Picture caption: David Probert, chief executive, tries out innovative new technology
An ageing and growing global population coupled with the increase in myopia (short-sightedness) and diabetic retinopathy are the biggest factors which could lead to a threefold increase in blindness worldwide by 2050, according to new research published on World Sight Day.
Data presented in the Lancet Global Health shows that avoidable blindness is projected to increase despite significant progress being made in improving treatments in the last couple of decades. The research was undertaken by The Vision Loss Expert Group, an international consortium of ophthalmologists and optometrists that included experts from Moorfields.
The huge data sets have been brought together in the Vision Atlas which shows the prevalence of sight loss around the world using maps and images. According to the data, nearly two million people are affected by sight loss in the UK.
To raise awareness of the leading causes of sight loss, Moorfields will be celebrating World Sight Day on Thursday 12 October. Dr Pete Jones from the UCL Institute of Ophthalmology will demonstrate interactive 3D visualisations allowing visitors to experience various eye conditions. Dr Jones will join Moorfields Eye Charity in the health information hub at City Road from 10am-2pm. Patients and visitors are encouraged to get involved.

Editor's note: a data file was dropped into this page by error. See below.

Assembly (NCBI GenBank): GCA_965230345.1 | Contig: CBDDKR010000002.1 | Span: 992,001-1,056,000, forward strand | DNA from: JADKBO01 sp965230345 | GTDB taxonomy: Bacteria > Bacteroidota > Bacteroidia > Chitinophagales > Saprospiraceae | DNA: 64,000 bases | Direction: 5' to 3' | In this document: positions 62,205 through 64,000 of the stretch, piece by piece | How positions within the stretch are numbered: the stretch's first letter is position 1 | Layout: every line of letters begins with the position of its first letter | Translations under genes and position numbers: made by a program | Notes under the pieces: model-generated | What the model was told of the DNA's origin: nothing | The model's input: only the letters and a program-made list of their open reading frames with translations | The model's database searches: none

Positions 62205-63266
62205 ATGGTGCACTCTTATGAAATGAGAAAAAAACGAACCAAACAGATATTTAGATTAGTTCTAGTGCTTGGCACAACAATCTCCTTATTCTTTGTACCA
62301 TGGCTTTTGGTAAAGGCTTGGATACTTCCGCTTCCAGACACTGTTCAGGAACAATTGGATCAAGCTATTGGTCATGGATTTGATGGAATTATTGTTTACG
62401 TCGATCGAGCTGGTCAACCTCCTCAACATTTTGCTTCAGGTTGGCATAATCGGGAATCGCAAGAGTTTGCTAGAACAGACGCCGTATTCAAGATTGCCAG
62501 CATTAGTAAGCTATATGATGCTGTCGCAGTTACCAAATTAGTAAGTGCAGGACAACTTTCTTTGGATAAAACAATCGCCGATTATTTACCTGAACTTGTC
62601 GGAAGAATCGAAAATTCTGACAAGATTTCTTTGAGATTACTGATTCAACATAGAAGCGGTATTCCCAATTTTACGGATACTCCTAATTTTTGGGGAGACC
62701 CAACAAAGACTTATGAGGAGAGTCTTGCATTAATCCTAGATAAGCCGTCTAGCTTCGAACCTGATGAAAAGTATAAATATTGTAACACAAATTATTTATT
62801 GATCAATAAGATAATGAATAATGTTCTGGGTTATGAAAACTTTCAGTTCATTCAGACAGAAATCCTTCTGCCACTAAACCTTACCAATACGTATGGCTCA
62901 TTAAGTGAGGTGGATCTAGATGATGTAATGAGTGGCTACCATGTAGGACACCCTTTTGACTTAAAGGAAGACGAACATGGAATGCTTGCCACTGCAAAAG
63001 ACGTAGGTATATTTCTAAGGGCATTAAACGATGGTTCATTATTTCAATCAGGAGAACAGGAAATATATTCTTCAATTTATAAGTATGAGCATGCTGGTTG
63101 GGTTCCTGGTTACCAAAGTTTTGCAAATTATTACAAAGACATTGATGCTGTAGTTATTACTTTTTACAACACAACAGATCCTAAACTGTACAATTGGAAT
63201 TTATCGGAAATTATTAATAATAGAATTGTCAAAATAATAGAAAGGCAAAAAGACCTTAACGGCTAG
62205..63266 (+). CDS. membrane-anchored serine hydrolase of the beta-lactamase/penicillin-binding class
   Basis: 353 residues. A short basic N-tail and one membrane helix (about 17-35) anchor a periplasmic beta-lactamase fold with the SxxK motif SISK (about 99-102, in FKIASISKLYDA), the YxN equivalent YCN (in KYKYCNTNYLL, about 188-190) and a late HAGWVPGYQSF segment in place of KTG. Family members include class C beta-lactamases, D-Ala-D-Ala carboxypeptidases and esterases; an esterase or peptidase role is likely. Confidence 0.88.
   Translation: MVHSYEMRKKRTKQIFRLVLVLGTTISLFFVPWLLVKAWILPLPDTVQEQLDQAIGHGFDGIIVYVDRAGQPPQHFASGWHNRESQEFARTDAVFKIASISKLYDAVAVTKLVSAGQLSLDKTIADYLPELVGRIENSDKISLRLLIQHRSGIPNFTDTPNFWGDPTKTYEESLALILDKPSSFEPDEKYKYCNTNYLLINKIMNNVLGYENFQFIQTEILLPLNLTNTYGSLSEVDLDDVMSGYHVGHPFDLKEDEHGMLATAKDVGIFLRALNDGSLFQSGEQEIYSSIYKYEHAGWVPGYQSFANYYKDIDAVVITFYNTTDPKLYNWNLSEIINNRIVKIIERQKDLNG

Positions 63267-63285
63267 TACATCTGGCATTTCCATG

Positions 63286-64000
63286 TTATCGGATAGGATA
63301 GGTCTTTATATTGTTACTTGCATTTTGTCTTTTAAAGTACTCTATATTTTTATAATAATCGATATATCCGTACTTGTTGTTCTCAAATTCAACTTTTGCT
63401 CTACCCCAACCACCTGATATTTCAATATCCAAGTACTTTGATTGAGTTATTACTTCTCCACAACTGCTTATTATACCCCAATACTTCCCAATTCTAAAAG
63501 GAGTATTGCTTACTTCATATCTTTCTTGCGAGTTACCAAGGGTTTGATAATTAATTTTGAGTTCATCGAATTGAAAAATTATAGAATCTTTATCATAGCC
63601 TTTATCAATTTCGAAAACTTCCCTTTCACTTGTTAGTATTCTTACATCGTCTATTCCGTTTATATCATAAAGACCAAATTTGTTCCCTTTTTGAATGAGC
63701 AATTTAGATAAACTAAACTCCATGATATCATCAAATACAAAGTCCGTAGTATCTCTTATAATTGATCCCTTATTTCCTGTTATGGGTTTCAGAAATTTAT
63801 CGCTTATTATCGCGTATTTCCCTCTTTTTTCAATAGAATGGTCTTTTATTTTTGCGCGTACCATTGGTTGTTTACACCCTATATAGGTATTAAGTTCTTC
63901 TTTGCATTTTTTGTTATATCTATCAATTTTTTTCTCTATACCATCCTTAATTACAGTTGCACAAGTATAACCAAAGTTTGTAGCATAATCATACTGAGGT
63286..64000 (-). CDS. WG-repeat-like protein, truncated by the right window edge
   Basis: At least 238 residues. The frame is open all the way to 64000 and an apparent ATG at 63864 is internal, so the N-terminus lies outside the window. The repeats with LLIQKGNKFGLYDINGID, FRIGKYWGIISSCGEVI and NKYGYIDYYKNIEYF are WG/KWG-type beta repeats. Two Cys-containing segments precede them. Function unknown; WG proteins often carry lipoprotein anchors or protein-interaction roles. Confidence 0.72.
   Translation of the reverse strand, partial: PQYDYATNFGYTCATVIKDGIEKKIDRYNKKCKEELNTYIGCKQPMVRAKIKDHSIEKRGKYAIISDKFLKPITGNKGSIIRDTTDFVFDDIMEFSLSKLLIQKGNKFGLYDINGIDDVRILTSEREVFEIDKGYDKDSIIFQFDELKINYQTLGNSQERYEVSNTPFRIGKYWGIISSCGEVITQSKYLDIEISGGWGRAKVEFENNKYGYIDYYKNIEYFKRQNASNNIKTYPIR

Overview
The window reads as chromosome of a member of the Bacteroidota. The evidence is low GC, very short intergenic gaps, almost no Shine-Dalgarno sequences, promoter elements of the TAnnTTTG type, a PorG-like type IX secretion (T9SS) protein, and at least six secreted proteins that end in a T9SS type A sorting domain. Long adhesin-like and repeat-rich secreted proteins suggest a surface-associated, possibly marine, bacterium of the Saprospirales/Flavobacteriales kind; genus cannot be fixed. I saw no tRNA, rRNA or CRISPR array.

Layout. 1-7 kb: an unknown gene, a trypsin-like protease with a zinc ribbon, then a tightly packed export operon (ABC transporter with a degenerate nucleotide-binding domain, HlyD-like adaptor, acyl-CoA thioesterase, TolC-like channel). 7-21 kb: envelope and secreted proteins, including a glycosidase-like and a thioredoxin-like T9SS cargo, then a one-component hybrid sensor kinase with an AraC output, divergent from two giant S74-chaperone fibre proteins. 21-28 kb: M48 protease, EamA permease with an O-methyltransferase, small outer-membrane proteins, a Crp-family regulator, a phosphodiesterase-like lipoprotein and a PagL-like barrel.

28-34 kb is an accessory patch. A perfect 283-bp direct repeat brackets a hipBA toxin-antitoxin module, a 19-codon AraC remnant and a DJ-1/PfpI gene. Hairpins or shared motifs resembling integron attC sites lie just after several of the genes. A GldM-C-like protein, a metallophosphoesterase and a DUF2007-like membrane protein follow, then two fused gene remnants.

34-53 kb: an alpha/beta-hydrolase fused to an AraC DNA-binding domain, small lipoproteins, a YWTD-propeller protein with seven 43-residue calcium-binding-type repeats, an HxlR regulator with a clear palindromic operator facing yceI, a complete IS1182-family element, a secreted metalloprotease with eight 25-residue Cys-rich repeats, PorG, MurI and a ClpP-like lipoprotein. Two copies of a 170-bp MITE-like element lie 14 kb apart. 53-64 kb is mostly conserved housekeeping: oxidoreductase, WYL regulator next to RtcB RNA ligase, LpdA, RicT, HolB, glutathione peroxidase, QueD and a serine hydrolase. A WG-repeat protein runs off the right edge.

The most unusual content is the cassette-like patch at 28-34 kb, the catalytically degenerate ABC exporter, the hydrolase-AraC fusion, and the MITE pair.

World Sight Day is an annual awareness event held to focus global attention on blindness and sight loss. A number of eye health charities will also be staffing stands in the main entrance at City Road to offer advice about different support services that are available for those affected by sight loss.
Key facts on sight loss worldwide
- 217 million people are living with sight loss.
- Cataracts are the leading cause of sight loss worldwide, but the global action plan is working to reduce avoidable blindness.
- 70 million people worldwide are at risk of sight loss from diabetic retinopathy.
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